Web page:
Winter Birding on the Flats

Short-eared Owl photo: Joe Meche

Short-eared Owl                                                                                  photo: Joe Meche

Flats are interesting geological formations. Also known as mud flats or tidal flats, they are generally formed as sediments are deposited in low-lying areas by rivers or tides. Over long periods of time parts of the flats might fill in with more substantial soil and even small trees and shrubs. While they are still parts of the contiguous area, they feature more dry land than when they were originally formed. Except on rare occasions most flats are treeless and offer wide fields of view in all directions. This is beneficial to both birds and the humans who watch them.

Birdwatchers in the two northernmost counties of Washington are quite aware of and familiar with three classic examples of flats. All three are easily accessed, and their relative proximity encourages a day’s worth of birding by visiting all three, depending on how much time you care to spend. These sites are especially productive for birdwatching during the winter months. Many migratory species spend the colder months here to take advantage of the unique feeding and resting opportunities provided by this habitat type.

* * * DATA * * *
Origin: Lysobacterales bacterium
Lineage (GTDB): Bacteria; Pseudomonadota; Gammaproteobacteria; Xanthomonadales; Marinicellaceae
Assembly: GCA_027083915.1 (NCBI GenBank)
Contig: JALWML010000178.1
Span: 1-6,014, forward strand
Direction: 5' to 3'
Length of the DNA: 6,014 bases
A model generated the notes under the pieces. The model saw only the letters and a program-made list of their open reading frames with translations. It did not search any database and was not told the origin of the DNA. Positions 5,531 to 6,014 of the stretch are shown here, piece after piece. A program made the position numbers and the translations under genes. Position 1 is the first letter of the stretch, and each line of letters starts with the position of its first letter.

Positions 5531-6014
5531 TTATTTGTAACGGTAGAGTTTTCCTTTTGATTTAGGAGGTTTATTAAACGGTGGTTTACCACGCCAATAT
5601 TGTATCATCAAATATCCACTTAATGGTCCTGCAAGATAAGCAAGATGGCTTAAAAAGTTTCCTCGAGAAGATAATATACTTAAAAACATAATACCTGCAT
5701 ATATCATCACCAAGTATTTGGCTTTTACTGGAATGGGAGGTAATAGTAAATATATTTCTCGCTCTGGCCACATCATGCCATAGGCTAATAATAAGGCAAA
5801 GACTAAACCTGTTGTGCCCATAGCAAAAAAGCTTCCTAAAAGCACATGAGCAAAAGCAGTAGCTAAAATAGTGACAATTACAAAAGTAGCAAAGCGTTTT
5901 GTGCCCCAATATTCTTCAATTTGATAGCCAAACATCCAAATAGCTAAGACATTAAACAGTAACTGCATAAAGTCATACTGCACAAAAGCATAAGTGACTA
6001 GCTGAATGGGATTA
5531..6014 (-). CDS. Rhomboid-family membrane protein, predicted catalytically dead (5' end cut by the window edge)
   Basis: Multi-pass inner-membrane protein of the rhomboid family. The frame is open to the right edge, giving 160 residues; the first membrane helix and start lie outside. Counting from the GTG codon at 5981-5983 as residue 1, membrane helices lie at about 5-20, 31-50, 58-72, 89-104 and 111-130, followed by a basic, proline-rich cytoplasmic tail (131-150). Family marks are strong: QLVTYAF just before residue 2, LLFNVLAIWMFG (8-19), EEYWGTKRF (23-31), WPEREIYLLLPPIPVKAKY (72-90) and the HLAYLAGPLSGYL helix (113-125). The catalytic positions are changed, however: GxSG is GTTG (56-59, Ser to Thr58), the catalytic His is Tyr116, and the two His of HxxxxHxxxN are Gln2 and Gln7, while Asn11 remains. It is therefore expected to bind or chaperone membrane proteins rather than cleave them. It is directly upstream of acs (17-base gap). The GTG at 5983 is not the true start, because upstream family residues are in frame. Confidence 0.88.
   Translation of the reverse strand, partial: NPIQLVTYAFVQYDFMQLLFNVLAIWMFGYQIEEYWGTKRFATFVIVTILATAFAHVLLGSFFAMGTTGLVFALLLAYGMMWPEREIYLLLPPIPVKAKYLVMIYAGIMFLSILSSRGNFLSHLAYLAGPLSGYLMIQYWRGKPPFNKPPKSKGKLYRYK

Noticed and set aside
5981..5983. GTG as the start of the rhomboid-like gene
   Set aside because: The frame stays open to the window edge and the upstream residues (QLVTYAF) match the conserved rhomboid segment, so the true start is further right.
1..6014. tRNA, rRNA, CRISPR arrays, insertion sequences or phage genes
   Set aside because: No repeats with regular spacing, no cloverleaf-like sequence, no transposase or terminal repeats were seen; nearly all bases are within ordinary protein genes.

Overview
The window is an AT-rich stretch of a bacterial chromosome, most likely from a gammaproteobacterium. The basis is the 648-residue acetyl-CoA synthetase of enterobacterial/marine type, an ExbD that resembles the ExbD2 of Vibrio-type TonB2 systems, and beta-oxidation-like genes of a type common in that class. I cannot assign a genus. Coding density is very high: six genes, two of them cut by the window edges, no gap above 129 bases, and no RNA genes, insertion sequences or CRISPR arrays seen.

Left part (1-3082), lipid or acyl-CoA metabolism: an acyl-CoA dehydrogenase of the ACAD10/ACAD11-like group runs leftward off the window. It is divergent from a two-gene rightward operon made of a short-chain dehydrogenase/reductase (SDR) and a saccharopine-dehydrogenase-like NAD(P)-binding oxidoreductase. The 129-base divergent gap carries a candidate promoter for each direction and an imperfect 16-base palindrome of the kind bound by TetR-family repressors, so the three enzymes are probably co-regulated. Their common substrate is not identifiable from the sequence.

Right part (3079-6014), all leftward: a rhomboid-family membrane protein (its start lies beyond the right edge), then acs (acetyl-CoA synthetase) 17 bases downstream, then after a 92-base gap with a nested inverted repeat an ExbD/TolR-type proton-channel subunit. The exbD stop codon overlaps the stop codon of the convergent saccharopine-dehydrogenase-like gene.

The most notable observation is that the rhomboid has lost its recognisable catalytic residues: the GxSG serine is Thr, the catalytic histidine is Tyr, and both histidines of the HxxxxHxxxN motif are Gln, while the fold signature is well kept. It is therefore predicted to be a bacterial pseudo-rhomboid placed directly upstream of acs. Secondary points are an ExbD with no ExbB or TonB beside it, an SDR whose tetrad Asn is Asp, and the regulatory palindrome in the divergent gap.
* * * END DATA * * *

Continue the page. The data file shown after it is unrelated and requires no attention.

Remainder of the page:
This year, on my birthday on the first day of November, I treated myself to a three-flat day.
I began the day with a short drive to the Lummi Flats and was somewhat surprised to see a good-sized flock of snow geese grazing just off Slater Road. This was encouraging since the majority of these Arctic geese tend to favor the expansive fields of Skagit County.

After taking the scenic Chuckanut Drive south to Edison and the true beginning of the Samish Flats, I was once again surprised to see another flock of snow geese, some 3,000 in fact. This large flock was foraging in a field just south of Edison, in a place where I had never seen them before. My last stop of the day was the Skagit Flats, where the surprises continued – no snow geese at all! One of the joys of watching birds is to savor the unexpected, whether it’s a rare bird or no birds at all.

These three areas each bear a closer look, since some of the best winter birding in the state is well within our reach. All are well off the beaten track, and whatever local traffic you encounter is usually light and on a slower pace. My preferred approach is to stay on the back-roads to access all three. In fact, there is good back-road birding as you connect the dots from one place to the other.

Lummi Flats